David Coleman, College Board president, was a chief “architect” of the Common Core State Standards. Once he became president of the College Board, he set out to align the SAT with Common Core, as he also welcomed members of former President Barack Obama’s reelection campaign — Organizing for America (OFA) — to his student data-collection team.

At a conference of the Bill Gates Foundation-supported Strategic Data Project in May 2013, Coleman admitted the Common Core standards were not “state-led.”

“When I was involved in convincing governors and others around this country to adopt these standards,” Coleman said during his keynote, “it was not ‘Obama likes them’ — do you think that would have gone well with the Republican crowd?”

At the conference, Coleman also announced his social justice data collection project, aimed at profiling students he referred to as “low-hanging fruit,” mainly black and Latino K–12 students.

After convincing 45 state boards of education to adopt the unproven Common Core standards  — which one education analyst now calls the “worst large-scale educational failure in 40 years” — Coleman assumed the head post at the College Board and tapped Nate Silver, Google CEO Eric Schmidt, the Strategic Data Project, and Harvard’s Center for Education Policy Research to assist with the collection of student data.

As Banfield observed, in February 2018, Coleman was rebuked for using the Parkland, Florida, school shooting to promote the College Board’s AP program.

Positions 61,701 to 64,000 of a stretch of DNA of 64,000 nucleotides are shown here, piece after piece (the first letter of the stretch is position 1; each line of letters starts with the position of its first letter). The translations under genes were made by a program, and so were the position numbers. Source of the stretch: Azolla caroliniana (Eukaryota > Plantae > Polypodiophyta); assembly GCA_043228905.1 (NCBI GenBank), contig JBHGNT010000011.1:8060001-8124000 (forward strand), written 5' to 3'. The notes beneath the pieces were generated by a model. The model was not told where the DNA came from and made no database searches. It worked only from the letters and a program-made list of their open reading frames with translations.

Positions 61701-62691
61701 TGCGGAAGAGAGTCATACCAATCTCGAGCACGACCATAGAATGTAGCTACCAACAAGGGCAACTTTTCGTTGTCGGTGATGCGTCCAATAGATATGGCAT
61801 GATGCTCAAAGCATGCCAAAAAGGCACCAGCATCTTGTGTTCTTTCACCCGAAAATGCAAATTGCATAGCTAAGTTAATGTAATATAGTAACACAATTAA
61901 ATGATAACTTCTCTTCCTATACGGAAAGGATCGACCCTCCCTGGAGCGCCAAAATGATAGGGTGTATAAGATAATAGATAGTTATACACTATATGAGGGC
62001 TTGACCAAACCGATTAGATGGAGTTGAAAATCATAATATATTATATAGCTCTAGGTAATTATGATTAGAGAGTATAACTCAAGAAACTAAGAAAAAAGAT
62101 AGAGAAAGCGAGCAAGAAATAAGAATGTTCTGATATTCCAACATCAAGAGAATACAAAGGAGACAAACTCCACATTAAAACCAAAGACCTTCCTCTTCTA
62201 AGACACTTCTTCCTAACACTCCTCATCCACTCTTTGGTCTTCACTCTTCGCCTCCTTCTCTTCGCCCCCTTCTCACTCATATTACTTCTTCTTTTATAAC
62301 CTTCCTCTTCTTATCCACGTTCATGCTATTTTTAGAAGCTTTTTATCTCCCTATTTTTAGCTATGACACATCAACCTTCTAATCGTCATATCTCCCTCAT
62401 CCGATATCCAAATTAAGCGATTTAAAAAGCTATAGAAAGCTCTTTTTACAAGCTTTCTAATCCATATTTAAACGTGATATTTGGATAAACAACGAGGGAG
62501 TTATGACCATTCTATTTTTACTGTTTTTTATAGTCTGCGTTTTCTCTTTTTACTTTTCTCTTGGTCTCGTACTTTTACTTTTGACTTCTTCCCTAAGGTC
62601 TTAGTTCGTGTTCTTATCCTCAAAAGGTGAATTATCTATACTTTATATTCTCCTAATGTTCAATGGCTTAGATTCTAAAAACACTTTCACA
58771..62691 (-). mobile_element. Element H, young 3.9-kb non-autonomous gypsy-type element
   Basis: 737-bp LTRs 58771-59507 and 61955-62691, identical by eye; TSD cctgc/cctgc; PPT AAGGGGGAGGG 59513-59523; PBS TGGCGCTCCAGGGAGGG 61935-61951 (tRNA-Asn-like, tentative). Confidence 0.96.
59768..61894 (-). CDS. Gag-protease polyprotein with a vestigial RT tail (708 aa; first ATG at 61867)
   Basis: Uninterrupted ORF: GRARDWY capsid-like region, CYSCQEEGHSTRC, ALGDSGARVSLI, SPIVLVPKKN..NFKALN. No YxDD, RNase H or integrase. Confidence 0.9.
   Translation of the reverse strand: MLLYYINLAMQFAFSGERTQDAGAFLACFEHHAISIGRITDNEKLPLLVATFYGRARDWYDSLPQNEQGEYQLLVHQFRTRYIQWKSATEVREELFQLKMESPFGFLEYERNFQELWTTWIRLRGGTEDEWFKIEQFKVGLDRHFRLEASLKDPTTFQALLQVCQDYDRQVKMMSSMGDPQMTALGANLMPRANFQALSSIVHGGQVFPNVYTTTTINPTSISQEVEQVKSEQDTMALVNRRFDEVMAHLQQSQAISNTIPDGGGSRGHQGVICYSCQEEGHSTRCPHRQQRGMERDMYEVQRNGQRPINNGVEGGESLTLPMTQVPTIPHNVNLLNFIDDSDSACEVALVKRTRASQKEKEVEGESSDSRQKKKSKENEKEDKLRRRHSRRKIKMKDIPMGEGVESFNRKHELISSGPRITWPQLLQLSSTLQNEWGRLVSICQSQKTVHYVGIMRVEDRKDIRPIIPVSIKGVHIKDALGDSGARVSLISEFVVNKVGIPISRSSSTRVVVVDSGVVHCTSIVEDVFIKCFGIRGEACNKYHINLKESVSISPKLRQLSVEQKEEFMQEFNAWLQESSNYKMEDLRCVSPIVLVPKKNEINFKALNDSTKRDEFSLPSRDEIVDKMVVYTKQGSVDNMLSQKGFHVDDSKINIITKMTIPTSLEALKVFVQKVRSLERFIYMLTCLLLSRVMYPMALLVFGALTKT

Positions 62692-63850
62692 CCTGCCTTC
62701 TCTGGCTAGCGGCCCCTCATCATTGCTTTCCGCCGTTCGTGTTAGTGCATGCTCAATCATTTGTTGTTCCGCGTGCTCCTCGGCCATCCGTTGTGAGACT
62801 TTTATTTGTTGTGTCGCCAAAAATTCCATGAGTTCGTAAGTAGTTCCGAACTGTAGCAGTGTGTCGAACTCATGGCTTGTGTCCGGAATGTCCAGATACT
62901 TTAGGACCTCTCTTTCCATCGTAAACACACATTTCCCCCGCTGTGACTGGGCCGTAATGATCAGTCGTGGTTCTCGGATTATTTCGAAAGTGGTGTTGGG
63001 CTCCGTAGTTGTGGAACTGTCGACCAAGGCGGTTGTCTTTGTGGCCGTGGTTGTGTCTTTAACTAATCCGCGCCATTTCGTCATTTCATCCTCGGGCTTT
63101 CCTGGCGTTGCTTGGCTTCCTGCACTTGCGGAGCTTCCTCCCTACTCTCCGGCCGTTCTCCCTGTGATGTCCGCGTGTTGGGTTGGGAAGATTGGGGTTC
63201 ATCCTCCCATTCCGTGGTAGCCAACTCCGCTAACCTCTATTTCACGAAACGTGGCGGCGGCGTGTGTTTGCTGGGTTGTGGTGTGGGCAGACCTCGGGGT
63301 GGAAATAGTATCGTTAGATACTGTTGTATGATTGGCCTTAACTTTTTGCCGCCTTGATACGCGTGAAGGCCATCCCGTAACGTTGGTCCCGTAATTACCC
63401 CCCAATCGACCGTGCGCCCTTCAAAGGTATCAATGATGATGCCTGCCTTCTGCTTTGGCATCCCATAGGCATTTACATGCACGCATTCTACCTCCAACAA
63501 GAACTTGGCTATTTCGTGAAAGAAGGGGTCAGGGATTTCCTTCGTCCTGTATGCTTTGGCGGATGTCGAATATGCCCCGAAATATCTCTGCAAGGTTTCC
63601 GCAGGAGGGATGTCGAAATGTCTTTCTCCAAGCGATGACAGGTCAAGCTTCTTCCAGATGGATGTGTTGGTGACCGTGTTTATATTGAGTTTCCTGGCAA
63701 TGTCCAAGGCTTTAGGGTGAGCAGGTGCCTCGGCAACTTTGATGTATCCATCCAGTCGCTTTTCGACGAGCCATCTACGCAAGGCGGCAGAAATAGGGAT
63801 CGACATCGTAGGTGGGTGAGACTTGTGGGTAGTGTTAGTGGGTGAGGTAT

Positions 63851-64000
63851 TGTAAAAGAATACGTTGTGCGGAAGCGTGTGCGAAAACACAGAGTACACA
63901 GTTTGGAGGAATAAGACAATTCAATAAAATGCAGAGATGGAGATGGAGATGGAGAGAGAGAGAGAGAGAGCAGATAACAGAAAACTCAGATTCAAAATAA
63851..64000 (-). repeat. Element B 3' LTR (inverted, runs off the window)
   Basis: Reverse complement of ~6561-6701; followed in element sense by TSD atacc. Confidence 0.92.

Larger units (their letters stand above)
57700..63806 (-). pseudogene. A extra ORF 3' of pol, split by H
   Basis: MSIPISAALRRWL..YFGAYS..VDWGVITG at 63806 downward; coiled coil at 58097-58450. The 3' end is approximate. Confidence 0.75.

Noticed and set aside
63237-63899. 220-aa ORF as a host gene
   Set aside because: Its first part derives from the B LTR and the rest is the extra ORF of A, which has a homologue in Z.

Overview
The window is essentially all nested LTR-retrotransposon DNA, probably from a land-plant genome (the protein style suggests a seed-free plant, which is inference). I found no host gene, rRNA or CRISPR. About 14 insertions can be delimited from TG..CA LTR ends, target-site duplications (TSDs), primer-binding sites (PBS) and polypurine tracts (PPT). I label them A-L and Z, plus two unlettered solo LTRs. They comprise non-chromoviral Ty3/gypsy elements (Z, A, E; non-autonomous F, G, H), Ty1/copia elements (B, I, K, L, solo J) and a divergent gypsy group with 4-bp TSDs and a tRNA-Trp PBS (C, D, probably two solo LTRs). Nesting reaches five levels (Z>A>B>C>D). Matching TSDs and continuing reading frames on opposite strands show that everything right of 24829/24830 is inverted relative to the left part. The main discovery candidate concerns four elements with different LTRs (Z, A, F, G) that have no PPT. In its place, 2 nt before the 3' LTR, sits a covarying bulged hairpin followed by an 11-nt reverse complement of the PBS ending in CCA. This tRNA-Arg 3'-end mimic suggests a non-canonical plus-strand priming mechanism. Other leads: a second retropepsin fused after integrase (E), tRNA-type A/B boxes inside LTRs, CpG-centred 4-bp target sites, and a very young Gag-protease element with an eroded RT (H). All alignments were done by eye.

Education Week observed that, in an email letter to members of the College Board, Coleman noted a speech by Marjory Stoneman Douglas High School student Emma Gonzalez, and boasted that her address was “infused with references to her AP Government class.”

“I am compelled to share the unadulterated, impassioned voice of a student, drawing on her education as both shield and sword in the aftermath of terrible events,” Coleman wrote.

Coleman also noted that a reporter who interviewed student David Hogg wrote: “In the past year, Hogg’s interest in journalism has grown stronger. His AP U.S. History class recently learned about the Pentagon Papers and the role journalists — ‘the fourth check on the government,’ he said — play in the United States.”

“David Hogg’s words honor Advanced Placement teachers everywhere, for they reflect their power to open worlds and futures to students,” Coleman said.

Coleman’s letter led to a firestorm of criticism from education professionals at all levels:

The College Board also revised its AP U.S. History (APUSH) program with a left-leaning ideological framework, Banfield noted.